2020 Goals Square

This is the time of year when most of us would benefit from some quiet reflection on what we’ve learned during 2020, and how we intend to apply that learning in the New Year.

It’s fair to say that for most of us the learning opportunities have been dramatic.

For anyone involved in complex B2B sales, the way in which we interact with our customers and prospects has been turned upside down.

Business models that traditionally relied on face-to-face in-the-room interaction have had to rapidly go virtual.

Many of our customers – often the majority – have become understandably more cautious about making major new investments – whilst others (often a minority, but an important one) have seen opportunity in the disruption and have accelerated their adoption of new approaches.

However 2021 turns out in practice, the future world of B2B selling will have irreversibly changed. A Darwinian “survival of the fittest” is already underway at both the organisational and individual level, and the ability to adapt and evolve to changing circumstances is going to be a critical success factor.

Rethinking our approach

Rethinking our sales processes offers a tremendous opportunity to confront behaviours and assumptions that we might have accepted in previous times. For many members of the sales community, sales has often been an inherently wasteful activity, with a level of ultimately unproductive activity that would not be regarded as acceptable in many other professions.

In any complex and fast-moving environment or profession, sustained perfection is an impossible goal – but as sales professionals we can always strive to improve by identifying and eliminating the avoidable errors that prevent us from consistently performing closer to the peak of our potential.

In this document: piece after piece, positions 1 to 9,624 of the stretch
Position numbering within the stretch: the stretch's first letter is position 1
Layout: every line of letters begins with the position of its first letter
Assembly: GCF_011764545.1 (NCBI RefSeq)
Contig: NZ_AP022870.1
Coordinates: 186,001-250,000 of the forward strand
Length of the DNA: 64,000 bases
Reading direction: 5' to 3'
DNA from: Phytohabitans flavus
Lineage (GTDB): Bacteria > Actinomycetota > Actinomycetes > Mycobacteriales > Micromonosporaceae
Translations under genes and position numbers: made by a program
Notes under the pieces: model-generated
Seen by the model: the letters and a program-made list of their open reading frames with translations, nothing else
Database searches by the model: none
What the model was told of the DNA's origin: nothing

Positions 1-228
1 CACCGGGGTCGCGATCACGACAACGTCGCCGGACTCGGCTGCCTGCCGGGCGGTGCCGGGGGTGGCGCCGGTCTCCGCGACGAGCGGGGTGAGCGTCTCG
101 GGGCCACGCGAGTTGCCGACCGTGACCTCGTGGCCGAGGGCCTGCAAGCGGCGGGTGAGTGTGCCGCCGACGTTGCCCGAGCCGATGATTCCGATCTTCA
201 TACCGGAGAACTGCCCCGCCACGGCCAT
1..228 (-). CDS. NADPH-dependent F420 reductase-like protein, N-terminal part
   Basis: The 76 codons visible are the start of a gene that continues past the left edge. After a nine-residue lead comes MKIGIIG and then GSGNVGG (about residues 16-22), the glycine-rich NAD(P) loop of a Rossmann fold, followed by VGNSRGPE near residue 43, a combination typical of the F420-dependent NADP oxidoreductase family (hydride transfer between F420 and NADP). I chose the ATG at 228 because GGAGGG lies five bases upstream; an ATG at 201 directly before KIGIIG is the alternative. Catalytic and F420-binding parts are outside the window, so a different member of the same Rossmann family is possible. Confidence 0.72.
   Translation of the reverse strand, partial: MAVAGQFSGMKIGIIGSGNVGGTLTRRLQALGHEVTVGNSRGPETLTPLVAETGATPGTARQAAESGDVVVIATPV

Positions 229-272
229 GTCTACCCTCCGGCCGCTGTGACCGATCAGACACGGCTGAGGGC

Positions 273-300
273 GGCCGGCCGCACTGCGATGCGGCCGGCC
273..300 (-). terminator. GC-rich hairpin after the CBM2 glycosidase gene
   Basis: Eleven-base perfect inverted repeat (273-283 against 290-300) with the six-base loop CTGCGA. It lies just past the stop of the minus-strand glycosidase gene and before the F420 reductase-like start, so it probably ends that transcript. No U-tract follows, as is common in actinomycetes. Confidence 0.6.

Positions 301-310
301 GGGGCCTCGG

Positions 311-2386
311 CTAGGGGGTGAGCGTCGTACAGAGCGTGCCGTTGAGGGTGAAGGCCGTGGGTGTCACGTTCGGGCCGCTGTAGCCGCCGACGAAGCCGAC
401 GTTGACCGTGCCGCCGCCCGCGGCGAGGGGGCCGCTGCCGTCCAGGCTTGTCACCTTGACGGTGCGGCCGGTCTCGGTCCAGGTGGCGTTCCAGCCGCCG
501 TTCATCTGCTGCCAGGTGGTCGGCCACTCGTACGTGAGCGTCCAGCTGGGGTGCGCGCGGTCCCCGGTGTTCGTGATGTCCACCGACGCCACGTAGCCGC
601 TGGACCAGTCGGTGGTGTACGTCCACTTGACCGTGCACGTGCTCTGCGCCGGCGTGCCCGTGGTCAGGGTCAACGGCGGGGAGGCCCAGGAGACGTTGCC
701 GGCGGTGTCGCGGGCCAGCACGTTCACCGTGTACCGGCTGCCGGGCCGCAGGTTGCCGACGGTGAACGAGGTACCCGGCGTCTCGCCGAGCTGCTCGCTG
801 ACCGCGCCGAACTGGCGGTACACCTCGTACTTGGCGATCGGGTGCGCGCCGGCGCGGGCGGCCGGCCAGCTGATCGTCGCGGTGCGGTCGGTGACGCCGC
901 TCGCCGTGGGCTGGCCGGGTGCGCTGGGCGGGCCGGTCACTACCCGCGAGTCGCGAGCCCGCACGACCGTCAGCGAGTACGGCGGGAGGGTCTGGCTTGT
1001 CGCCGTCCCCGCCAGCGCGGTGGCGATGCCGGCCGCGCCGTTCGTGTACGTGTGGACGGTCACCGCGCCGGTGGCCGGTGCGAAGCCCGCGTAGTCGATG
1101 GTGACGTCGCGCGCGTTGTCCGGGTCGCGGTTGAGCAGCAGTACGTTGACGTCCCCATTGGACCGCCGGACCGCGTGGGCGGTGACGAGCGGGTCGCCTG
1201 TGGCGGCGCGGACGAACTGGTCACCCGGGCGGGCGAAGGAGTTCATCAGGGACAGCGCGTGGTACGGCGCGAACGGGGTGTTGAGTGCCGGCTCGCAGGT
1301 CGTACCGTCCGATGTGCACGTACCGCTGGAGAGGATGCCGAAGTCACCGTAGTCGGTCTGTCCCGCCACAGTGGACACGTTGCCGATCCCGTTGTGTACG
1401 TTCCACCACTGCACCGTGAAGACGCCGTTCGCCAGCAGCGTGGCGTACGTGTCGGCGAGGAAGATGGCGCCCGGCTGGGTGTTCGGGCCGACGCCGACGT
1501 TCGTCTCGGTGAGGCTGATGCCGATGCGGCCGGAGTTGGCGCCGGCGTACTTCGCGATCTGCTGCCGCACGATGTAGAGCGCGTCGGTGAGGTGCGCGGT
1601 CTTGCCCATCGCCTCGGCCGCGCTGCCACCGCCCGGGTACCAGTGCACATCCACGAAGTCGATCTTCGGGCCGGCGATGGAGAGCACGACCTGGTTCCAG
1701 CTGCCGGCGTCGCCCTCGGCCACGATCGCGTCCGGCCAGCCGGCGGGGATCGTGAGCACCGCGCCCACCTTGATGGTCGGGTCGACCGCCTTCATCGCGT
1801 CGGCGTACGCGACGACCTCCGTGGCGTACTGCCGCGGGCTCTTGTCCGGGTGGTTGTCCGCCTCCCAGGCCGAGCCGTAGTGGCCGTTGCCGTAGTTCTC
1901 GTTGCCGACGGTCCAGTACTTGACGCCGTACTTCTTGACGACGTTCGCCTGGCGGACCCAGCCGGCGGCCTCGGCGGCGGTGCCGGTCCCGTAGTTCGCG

And that’s what I suggest sales people, managers and leaders should commit to do as the basis for their New Year’s sales resolutions: take time to systematically acknowledge and deal with the accumulation of wasteful habits and behaviours that have been holding them back.

Let me start by defining what “waste” means in the context of B2B sales. At a high level, waste is anything that fails to contribute any useful value to the prospect or customer, to the sales person or the sales organisation they work for.

Waste is a sales conversation that leaves none of the participants any the wiser at the end. Waste is a stream of sales activities that fail to make any meaningful progress. Waste is clinging on to a sales opportunity that is never likely to close, for fear it would make your pipeline appear smaller if you disqualified it.

Waste involves the types of activity that leave some or all of the participants wondering why they bothered to do it in the first place – often accompanied by feelings of regret that the time they have spent can never be recovered and could have been spent so much more productively. Above all, waste is the failure to learn and apply obvious lessons from the results of your actions.

Resolutions for sales leaders

If you are a sales leader at any level, I’d encourage you to rethink your expectations of your sales people. Are the actions you are asking them to perform, the data you are asking them to collect or the CRM fields you are requiring them to complete genuinely creating value for them, for you, for the organisation or for the customer? Would they or you be any less effective if they spent their time more productively?

Which, naturally, leads to the opposite question: what are they not currently doing that is preventing them from being as successful and effective as they could be? How could you redefine your guidance to them in a way that will make them more productive? How can you get all of your salespeople to embrace the behaviours that are enabling your top performers to be consistently successful?

And while you’re at it, please reflect on the amount of time you are dedicating, day after day, week after week and month after month to coaching your salespeople, because it’s almost inevitably not enough. Other than creating a supportive working environment, your investment in effective coaching is the most significant contribution you can make to improving your team’s performance in both the short and long term.